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Int J Psychiatry Med. 1994;24(1):1-29.

ECT in the treatment of patients with neurological and somatic disease.

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  • 1Jefferson Medical College, Philadelphia, Pennsylvania.

Abstract

OBJECTIVE:

An evaluation of the safety and efficacy of electroconvulsive therapy (ECT), for the treatment of patients with severe medical and neurological illness, was undertaken.

METHOD:

The English-language literature reporting the use of ECT in patients with neurological and somatic disease was reviewed. This review included reports describing ECT used for the treatment of affective disturbances and catatonia in patients with concurrent neurological or somatic disease, as well as reports dealing with the efficacy of ECT for the treatment of certain neurological conditions for which it has been reported to have some benefit independent of its psychiatric effect.

CONCLUSIONS:

ECT is safe and effective for the treatment of affective and catatonic disorders in patients with most neurological and medical diseases, including elderly and debilitated patients with multiple illnesses, if the specific medical risks are carefully evaluated in each case, and appropriate modifications of technique are used to reduce the risk of potential complications. Apart from its use in psychiatry, ECT has been reported to have therapeutic effects in Parkinson's disease, neuroleptic malignant syndrome, aggressive behavioral disorders following brain injury, certain forms of epilepsy, and some forms of delirium due to toxic or metabolic encephalopathies. The potential for ECT to play an active role in the clinical management of patients with these disorders, many of whom are presently refractory to maximal medical treatment, should be evaluated by systematic studies.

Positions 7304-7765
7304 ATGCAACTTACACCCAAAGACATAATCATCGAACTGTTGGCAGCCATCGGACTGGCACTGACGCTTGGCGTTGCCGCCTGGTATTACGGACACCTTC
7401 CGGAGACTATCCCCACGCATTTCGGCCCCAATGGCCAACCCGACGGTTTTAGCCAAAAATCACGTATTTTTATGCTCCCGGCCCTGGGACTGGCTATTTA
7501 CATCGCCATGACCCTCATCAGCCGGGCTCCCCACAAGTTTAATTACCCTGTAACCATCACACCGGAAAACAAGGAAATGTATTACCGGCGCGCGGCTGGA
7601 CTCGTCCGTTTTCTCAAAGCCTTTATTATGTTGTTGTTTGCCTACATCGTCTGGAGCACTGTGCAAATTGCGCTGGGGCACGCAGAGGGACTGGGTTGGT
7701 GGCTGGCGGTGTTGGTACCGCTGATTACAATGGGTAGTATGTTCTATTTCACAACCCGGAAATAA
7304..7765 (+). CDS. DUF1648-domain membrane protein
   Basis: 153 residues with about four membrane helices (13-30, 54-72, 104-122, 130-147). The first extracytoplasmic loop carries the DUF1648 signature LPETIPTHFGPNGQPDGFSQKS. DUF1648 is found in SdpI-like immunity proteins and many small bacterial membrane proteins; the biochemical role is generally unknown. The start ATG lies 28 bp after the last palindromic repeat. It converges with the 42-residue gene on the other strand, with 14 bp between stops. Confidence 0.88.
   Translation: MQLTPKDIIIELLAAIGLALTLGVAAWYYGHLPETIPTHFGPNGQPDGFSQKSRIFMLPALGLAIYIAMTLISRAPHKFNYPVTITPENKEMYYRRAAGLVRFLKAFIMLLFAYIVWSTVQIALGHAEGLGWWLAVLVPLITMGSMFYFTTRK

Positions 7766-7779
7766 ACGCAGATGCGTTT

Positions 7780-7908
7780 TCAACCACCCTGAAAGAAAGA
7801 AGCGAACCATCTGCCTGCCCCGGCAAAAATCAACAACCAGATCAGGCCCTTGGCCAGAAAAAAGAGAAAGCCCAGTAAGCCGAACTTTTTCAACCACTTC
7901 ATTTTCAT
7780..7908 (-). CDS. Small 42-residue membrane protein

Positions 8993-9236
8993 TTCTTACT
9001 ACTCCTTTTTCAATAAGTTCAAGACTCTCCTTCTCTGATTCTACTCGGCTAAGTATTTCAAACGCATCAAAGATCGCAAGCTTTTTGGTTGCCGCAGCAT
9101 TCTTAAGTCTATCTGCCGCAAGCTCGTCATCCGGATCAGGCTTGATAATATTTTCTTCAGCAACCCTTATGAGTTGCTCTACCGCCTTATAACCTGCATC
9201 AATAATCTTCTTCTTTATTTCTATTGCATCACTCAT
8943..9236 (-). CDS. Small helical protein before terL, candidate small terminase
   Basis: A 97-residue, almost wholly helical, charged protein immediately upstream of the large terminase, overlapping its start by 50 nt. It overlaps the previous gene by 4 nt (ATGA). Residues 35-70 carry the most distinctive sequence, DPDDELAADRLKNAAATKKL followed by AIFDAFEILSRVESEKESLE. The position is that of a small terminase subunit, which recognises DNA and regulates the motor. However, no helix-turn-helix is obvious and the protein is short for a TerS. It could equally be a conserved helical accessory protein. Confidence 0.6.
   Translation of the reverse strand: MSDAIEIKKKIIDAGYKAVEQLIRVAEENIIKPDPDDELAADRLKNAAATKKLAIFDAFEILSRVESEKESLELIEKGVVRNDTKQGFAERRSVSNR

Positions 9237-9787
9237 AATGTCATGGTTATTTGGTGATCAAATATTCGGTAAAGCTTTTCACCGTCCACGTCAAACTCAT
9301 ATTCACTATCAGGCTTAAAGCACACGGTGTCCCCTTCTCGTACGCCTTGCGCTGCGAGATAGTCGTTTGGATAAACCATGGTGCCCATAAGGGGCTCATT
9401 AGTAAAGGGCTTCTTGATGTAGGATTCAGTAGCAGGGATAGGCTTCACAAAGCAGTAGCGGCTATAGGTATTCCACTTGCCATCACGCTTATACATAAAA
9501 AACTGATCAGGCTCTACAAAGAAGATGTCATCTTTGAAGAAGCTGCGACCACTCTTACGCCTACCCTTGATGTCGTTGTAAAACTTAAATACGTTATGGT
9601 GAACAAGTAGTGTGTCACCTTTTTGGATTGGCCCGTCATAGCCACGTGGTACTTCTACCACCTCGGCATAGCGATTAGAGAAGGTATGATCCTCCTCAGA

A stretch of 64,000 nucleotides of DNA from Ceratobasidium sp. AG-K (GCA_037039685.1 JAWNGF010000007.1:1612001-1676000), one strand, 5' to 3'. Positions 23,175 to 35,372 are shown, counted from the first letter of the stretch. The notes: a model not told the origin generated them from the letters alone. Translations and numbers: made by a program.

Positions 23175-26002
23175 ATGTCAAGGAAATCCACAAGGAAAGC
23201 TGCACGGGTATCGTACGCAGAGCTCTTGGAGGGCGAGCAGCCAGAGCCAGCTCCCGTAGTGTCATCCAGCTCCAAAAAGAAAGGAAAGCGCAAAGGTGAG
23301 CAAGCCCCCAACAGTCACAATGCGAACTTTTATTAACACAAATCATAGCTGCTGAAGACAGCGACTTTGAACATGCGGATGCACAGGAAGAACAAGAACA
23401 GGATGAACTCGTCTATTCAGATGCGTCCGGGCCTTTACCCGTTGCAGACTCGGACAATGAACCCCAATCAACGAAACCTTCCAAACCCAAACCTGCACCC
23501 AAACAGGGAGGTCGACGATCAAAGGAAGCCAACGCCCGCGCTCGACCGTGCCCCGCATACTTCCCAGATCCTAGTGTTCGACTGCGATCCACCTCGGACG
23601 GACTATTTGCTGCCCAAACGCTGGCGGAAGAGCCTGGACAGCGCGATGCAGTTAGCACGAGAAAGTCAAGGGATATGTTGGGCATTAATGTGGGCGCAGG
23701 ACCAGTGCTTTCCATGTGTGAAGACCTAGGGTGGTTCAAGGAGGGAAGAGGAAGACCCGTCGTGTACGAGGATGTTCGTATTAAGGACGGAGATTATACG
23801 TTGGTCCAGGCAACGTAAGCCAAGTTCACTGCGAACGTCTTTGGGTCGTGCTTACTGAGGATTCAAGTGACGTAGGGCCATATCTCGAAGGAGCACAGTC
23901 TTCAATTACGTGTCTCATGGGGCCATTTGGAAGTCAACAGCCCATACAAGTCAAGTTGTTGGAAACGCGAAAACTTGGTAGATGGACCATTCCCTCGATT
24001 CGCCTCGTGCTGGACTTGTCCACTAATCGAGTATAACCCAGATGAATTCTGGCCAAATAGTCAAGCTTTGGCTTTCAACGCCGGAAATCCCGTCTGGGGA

PMID:
8077081
[PubMed - indexed for MEDLINE]
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